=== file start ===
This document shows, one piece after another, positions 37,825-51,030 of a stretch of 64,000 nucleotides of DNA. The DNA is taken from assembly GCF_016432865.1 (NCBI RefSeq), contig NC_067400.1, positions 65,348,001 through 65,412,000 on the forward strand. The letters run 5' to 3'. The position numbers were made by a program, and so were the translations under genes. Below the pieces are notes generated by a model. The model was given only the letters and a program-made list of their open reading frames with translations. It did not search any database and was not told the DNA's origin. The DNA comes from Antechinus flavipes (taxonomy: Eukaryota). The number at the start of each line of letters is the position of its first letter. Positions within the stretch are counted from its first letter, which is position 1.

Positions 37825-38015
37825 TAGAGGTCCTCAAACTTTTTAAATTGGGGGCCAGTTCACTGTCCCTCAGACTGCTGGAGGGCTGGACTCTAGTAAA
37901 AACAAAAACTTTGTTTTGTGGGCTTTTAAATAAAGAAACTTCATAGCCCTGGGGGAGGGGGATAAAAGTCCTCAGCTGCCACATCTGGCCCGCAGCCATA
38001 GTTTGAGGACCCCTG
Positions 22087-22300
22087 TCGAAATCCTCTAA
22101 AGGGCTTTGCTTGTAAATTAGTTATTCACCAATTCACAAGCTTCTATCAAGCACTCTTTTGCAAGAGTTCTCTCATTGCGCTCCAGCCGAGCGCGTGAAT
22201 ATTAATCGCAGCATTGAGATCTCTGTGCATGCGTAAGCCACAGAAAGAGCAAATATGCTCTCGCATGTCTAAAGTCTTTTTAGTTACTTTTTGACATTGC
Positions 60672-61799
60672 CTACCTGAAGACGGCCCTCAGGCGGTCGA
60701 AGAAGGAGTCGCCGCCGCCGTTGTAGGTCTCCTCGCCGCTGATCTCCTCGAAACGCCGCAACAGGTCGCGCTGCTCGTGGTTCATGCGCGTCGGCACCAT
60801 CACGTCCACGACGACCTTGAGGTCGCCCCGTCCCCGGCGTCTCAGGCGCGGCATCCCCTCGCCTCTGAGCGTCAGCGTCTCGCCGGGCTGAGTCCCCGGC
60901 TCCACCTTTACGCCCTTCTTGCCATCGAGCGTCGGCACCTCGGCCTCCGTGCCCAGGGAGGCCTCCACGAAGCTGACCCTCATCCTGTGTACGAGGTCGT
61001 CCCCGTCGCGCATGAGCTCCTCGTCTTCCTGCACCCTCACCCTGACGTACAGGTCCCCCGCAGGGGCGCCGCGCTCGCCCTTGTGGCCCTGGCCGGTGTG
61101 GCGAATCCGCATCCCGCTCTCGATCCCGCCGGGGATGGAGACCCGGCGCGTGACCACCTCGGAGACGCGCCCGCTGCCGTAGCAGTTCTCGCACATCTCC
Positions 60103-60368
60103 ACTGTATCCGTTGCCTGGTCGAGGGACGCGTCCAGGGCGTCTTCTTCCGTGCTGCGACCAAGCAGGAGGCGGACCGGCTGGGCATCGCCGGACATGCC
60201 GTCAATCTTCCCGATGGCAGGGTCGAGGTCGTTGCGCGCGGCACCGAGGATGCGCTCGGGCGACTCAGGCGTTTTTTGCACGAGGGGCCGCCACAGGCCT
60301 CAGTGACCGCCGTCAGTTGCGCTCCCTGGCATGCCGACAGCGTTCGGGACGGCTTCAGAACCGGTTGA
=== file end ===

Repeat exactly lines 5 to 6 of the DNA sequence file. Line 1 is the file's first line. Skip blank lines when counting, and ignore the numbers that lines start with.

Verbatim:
38001 GTTTGAGGACCCCTG
Positions 22087-22300